Night Shift and Caffeine. How To Use It Wisely

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Caffeine, a night shifter’s best friend and worst enemy. Caffeine is great at what it does, keeping us alert during our shift, but it can often come back to haunt us when it is time to finally get some sleep. Caffeine itself can be consumed in a number of different forms, but not all caffeine is created equal. Therefore, how strategic are you about your caffeine consumption during the night shift?

Consuming caffeine on night shift isn’t a problem, but you should refrain from consuming it within 6 hours of going to bed. You should never consume more than 400 mg of caffeine per 24-hour period, which is about 4 cups of brewed coffee, due to the short and long term health risks like chronic insomnia and anxiety.

So you love coffee or some other kind of caffeine-filled beverage I presume? Our aim throughout this post is to provide you with a healthy strategy to feeling energized during night shift, that can involve caffeine but in the right amounts.

Is Caffeine Okay To Drink On Night Shift?

Caffeine is a quintessential part of the night shift because it helps keep you feeling alert and energized when you might otherwise feel fatigued. That said, caffeine can be a doubled edged sword. (source)

Here is a quick pros and cons chart to help illustrate the trade-offs for caffeinating during the night shift. 

Pros of CaffeineCons of Caffeine
Increased alertness, which reduces the risk for on-the-job error and injury.May cause insomnia after your shift is over. 
Caffeine is not an addictive substance.Caffeine withdrawal is a real thing that can contribute to headaches. 
Caffeine can lower your risk of developing cardiovascular disease, cancer and diabetes. Some sources of caffeine are unhealthy, sugary and may exacerbate existing health conditions. 
Caffeine is diverse, you don’t have to love coffee to consume caffeine.Getting your fix can be expensive if you find yourself hooked on pricy gourmet beverages. 
Adapted from source

So is caffeine good for night shift? It can be, but we often go overboard. And this can lead to short and long term health implications we don’t need to flirt with.

For vulnerable night shift workers (pregnant and lactating women, children and adolescents, young adults and people with underlying heart or other health conditions) caffeine consumption could be harmful, including impairments in cardiovascular function, sleep and substance use. 

But for those of us who don’t fit the “vulnerable criteria”, caffeine consumption is relatively safe. I do need to point out the negative side effects though so you know what to look for if you think you might be overdoing it;

  • Jitters
  • Increased anxiety
  • Insomnia
  • Headaches
  • Heartburn
  • Heart palpitations

If you experience any of these symptoms, it is probably a sign that you need to reduce your caffeine intake, eliminate caffeine from your diet entirely, or at least have a conversation with your doctor.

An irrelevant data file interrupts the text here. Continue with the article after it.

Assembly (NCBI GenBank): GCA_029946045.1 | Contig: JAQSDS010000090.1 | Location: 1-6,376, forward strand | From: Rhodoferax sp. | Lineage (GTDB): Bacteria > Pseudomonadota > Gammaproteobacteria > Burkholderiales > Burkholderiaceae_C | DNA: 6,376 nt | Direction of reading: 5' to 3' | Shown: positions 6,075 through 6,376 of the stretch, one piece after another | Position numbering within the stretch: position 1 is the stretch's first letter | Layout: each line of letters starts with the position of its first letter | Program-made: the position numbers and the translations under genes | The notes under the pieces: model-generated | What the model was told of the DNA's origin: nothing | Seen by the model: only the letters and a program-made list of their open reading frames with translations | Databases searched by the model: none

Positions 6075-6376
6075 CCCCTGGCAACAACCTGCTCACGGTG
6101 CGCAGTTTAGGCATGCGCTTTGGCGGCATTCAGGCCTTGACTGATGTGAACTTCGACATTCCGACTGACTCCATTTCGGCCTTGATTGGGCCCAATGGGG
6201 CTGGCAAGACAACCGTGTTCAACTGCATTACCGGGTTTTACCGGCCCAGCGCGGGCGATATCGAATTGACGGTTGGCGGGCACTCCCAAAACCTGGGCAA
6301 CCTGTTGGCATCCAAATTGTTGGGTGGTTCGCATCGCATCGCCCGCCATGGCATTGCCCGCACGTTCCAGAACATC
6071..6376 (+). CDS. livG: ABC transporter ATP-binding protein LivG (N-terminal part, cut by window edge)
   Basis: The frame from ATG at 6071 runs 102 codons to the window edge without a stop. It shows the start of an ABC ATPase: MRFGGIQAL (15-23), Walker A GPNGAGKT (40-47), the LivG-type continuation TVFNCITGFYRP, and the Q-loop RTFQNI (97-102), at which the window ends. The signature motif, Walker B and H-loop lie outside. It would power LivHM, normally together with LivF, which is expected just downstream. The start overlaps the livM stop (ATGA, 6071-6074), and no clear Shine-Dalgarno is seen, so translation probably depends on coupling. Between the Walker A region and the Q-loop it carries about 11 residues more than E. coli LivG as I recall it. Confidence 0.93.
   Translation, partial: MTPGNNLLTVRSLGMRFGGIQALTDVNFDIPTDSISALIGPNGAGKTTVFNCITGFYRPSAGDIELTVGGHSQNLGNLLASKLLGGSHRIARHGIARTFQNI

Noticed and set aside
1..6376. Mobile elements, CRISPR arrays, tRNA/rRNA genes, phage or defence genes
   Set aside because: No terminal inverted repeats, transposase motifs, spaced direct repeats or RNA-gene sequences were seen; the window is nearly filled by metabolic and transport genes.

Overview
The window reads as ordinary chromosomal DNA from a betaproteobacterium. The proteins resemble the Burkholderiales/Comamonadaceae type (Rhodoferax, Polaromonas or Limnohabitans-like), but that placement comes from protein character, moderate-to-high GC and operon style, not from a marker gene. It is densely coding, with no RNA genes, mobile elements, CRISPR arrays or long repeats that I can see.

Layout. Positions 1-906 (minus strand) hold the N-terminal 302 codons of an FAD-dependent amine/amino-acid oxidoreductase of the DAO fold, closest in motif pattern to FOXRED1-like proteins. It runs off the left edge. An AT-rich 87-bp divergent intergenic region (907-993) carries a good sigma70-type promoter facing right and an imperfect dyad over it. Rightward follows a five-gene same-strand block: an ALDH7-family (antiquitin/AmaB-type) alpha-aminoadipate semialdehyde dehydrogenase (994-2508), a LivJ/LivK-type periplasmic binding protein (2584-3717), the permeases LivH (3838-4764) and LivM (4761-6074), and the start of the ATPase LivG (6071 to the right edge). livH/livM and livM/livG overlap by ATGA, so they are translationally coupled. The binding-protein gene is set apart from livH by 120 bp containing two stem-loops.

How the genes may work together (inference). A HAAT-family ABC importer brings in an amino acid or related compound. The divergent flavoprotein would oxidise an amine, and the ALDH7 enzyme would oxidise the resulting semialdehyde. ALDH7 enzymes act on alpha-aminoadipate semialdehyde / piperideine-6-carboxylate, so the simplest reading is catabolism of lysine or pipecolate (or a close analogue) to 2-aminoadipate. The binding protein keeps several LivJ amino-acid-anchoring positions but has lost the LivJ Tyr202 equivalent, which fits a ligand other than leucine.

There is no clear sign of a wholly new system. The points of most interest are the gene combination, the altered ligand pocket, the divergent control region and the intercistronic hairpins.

What Kind of Caffeine Is Best for Night Shift?

Not all caffeine is created equal. Heck, not all coffee is created equal when it comes to caffeine content. So, what should you be consuming to achieve the best results during night shifts? 

Truth be told, it depends on you. There are some personal factors that will influence what types of caffeine works best for you including, caffeine tolerance, shift length, lifestyle and sleep hygiene. 

Some night shift workers need x2 double shoot espresso’s to get them going, while for some the caffeine concentration in decaf coffee is plenty to sustain the “high” they need.

Let’s discuss the caffeine content in popular beverages for night shift workers;

BeveragesCaffeine Content
7 Eleven brewed coffee – 16oz/473ml280 mg
Arby’s Jamocha Shake – 16oz/473ml11.6 mg
Chai Tea – 8oz/236ml50 mg
McDonald’s (McCafe) Latte – 16oz/473ml142 mg
Espresso – 1.5oz/44ml77 mg
Bottled Iced Coffee Dunkin Donuts – 13.7oz/405ml171 mg
Monster Energy – 16oz/473ml160 mg
Death Wish Coffee – 12oz/354ml728 mg
Mountain Dew – 12oz/354ml54 mg
Starbucks Grande Coffee – 16oz/473ml310 mg
Adapted from source

Take a look at the video below which explores 6 things you probably don’t know about caffeine.

When Can I Drink Coffee on Night Shift?

Eradicating caffeine is ideal for our health but is probably the least sustainable option. So the next best thing is to start your night shift with caffeine then switch to something else. If you’re craving one during your break make sure it’s at least 6 hours before you intend on sleeping to minimize sleep disturbance.

Finding the perfect coffee equipment can be a tough task, you can find reviews of various machines on Coffeeness [3].

What Happens Inside Our Body When We Consume Caffeine?

Interestingly, inside our cells, caffeine triggers the adrenal glands (these are the little glands that sit on top of your kidneys – pictured below as the little yellow dome like hats) to produce the stress hormones adrenalin and cortisol. Yes, cortisol is the one often blamed for weight gain we talked about in this post about weight gain.

This causes a surge in your blood sugar to provide you with the energy and the fuel to carry on with your day or night.

Though this may seem pretty harmless, caffeine doesn’t cure tiredness. It is simply tricking your body into thinking it’s not tired.